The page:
Liat Clark in Wired:
The most exciting innovations in digital currencies will come from developing countries, where financial infrastructure is not as strong, says MIT Media Lab director of digital currency, Brian Forde.
Speaking at WIRED Money 2015, Forde explained that the mainstream British and American public cannot quite grasp the gravity of the economic revolution we have at our fingertips, because in these countries an ATM is always a few hundred metres away and everyone accepts credit cards. In many places across the globe, though, the status quo is not quite so straightforward.
“Today, in 2015, I still can't use Paypal to send money to friends in Nicaragua,” says Forde, former senior adviser for mobile and data innovation at the White House. “But I can send them Bitcoin instantly.”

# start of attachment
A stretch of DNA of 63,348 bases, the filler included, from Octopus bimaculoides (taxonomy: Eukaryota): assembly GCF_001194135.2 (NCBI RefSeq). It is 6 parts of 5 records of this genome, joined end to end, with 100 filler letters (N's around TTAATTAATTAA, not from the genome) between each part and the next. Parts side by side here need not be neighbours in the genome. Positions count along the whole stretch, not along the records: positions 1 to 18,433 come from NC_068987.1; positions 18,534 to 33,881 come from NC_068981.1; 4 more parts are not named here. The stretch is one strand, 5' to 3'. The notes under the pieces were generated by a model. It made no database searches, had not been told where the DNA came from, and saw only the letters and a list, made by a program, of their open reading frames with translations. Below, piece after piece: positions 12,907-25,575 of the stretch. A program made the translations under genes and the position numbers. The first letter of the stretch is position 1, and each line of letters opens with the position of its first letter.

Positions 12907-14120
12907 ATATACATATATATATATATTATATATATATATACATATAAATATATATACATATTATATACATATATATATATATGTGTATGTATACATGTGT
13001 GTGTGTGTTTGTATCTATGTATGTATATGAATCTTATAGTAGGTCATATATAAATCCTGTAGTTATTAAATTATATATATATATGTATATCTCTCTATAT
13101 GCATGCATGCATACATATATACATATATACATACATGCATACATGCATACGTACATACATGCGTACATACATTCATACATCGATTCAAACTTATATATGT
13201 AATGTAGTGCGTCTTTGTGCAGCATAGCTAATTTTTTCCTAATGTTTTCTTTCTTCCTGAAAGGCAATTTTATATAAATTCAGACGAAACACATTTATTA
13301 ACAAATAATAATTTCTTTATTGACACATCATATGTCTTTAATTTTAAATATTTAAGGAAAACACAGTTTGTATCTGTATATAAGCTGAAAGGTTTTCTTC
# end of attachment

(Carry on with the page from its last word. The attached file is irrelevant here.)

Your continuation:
In Ukraine, during the three-month protest in Kiev's Independence Square in 2013-2014, activists managed to fund their activities by plastering QR codes on their signs, which led supporters of the cause to a Bitcoin address. 'They instantly had Bitcoin in their wallet they could use,” says Forde. He tells the story of a recent interlude with someone who works in social welfare for government, where he discovered the convoluted process of how they distribute physical cash. “25 percent of the population that receives this cash doesn't live near an ATM. Sometimes they have to put it in a canoe, and the insurance company that delivers the money will only allow a certain amount in each canoe. They spend more money on the delivery of cash than the cash that's delivered.”